While viscosity level will always play a part in the filling principle used for any given packaging undertaking, it’s not quite as important when it comes to deciding upon the automation level. Overflow fillers, gravity fillers, pump filling machines, and piston fillers are all available in different degrees of automation. The starting automation degree to get a packager will most often be contingent on the production needs and the available space to execute the packaging.
First and foremost, beginning production amounts will play a massive part in deciding on a suitable amount of automation to get a filling machine. If a company is simply looking to supply a local or regional area, tabletop or un iframe packaging systems might be the perfect solution. Tabletop filling machines allow operators to create a filling station on just about any tabletop surface. These machines will often include a slide trail and the operator will move bottles under the fill nozzles – that may range anywhere from one to four nozzles. Once under the nozzles, a footswitch, finger switch or other comparable forms of activation allows the operator to start the filling cycle. Once bottles are filled, they are manually moved from beneath the fill heads and replaced with empty bottles to start the process again. Tabletop machines are simple to use and are a cost-effective tool for short-run goods or very low production requirements.
Uniframe packaging systems can be fabricated as tabletop systems or on a portable frame for easy mobility. These filling systems include other packaging purposes to create a packaging system with a small footprint, saving both space and time whilst allowing for consistency across many packaging platforms. For instance, an overflow filler might be constructed on a mobile frame for a product like bottled water. E-Liquid Filling Machine However, with the uniframe system, a guide moist rinser, handheld chuck capper, and semi-automatic labeling machine is going to be added to this same frame. Instead of have a channel for each and every one of those functions, the uniframe system incorporates every stage on the exact same machine frame. Or two users might split the packaging duties, 1 rinsing and filling while the next caps and labels. The packaging machinery allows for greater consistency and in most cases more effective packaging than once done manually.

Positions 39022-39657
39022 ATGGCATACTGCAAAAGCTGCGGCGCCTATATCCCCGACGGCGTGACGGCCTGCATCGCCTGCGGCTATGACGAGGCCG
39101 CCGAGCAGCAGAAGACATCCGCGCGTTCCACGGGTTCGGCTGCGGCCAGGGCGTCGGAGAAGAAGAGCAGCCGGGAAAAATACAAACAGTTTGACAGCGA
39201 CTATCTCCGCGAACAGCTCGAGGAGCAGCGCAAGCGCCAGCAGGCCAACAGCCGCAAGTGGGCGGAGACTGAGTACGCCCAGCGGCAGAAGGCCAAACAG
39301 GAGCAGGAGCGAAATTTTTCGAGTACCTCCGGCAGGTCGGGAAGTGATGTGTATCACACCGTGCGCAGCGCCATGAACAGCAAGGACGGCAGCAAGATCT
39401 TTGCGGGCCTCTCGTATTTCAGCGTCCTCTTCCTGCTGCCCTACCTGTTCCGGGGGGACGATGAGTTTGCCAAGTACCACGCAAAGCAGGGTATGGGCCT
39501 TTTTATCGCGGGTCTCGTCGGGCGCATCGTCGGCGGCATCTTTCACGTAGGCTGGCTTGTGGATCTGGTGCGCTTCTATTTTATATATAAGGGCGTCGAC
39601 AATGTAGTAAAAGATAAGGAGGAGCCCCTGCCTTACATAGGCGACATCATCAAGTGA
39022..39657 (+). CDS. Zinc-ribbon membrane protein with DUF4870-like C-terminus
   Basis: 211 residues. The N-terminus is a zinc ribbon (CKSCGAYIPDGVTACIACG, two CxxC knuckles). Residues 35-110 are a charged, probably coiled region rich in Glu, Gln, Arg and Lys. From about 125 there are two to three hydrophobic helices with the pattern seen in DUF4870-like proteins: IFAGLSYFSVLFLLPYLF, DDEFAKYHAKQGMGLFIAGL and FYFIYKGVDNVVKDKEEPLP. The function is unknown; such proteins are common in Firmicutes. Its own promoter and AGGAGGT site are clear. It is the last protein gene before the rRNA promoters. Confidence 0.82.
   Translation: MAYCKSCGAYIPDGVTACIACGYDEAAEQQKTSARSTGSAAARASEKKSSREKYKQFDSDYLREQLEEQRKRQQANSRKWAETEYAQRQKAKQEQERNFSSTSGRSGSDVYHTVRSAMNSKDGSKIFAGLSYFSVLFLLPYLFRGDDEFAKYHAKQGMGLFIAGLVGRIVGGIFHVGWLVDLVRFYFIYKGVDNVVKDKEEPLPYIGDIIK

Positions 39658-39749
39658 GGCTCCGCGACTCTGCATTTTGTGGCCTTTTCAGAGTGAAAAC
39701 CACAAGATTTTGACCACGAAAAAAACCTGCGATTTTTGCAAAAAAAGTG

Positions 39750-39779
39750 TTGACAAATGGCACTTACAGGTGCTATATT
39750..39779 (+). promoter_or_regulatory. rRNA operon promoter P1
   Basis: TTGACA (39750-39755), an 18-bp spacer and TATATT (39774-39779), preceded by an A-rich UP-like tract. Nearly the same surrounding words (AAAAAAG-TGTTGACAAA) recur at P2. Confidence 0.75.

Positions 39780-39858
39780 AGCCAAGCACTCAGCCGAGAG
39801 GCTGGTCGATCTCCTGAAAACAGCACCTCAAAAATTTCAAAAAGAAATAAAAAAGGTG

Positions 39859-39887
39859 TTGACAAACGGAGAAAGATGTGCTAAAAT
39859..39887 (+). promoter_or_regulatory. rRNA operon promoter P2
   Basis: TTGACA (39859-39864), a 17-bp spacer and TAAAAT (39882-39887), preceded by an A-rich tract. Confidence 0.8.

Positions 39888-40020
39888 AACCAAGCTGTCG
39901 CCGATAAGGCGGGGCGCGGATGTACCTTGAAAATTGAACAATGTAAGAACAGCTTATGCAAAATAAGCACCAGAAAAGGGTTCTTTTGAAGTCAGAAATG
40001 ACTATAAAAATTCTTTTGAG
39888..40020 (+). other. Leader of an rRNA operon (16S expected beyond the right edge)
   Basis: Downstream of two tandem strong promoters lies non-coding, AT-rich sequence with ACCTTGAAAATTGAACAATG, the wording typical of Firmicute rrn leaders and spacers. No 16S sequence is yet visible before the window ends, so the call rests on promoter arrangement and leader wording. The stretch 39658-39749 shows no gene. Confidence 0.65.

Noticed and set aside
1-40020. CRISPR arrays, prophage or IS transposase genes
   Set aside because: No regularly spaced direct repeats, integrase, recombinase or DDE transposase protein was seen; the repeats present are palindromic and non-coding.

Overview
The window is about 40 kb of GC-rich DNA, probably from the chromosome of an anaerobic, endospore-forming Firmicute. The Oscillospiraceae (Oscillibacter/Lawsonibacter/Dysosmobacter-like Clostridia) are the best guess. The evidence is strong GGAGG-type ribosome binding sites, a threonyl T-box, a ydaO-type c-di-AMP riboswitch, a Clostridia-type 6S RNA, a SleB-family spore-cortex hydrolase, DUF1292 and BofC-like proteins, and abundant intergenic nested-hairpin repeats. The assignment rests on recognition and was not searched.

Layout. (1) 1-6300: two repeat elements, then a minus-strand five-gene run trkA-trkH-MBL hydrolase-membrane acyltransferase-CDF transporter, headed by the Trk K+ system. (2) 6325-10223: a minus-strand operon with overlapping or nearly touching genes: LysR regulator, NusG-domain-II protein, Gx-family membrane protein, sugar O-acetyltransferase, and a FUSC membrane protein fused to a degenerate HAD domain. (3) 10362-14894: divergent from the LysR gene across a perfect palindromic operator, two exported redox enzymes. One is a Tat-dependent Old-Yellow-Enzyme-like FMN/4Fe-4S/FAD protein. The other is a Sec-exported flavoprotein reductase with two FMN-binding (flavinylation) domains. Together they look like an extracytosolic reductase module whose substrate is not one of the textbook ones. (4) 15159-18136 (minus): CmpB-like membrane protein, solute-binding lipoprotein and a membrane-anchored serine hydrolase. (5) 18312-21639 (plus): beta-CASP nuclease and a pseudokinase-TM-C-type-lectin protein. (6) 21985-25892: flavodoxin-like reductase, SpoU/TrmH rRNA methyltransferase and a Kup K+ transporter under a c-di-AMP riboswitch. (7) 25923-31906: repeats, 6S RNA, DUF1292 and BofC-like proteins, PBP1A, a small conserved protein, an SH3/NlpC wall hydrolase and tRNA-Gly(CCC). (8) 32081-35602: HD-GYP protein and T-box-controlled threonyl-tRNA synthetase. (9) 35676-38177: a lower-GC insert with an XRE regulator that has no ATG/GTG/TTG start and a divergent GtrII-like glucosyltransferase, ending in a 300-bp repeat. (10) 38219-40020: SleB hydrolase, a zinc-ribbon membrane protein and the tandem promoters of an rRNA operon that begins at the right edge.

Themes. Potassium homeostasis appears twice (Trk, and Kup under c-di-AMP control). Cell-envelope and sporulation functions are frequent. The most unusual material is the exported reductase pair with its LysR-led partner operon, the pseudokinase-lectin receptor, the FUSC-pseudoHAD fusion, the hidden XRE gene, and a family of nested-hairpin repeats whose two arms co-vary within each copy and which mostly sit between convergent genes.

The semi-automatic machines will still need an operator to place bottles on a conveyor or slip the containers beneath the fill heads manually. Semi-automatic liquid fillers may use simple indexing, but in the majority of instances will still need some type of activation from the operator of the packaging system. Semi-automatic filling machinery may be used with other packaging machines on a line or may act as standalone filling machines.
Automatic filling machines will be fabricated using the same frame as the semi-automatic machines but will include a PLC with a touchscreen operator interface. This feature enables semi-automatic fillers to be upgraded later on should production rates grow. These machines may roll up to any present power conveyor system to start running production. This means, as a general rule, as production rates grow, so does the space required to perform the packaging.
However, there are choices to continue to conserve space. First of all, even automatic machines can function as a stand alone filling station (or capping, labeling or some other function). This can allow one portion of a packaging process to be automatic to boost the overall efficacy of a packaging line whilst still conserving space. The drawback, of course, is that other packaging functions will still be performed manually or using tabletop machines, restricting the legitimate efficiency of the automatic filler.
Another option to save space and increase automation would be a monoblock packaging system. On the other hand, the monoblock system will position the various packaging elements around a starwheel to permit for automated packaging at a smaller footprint than you would find having an inline system. As an example, a monoblock system may include a bowl to form vials, drop them into position in the starwheel, then fill and cap the vial because it moves round the starwheel.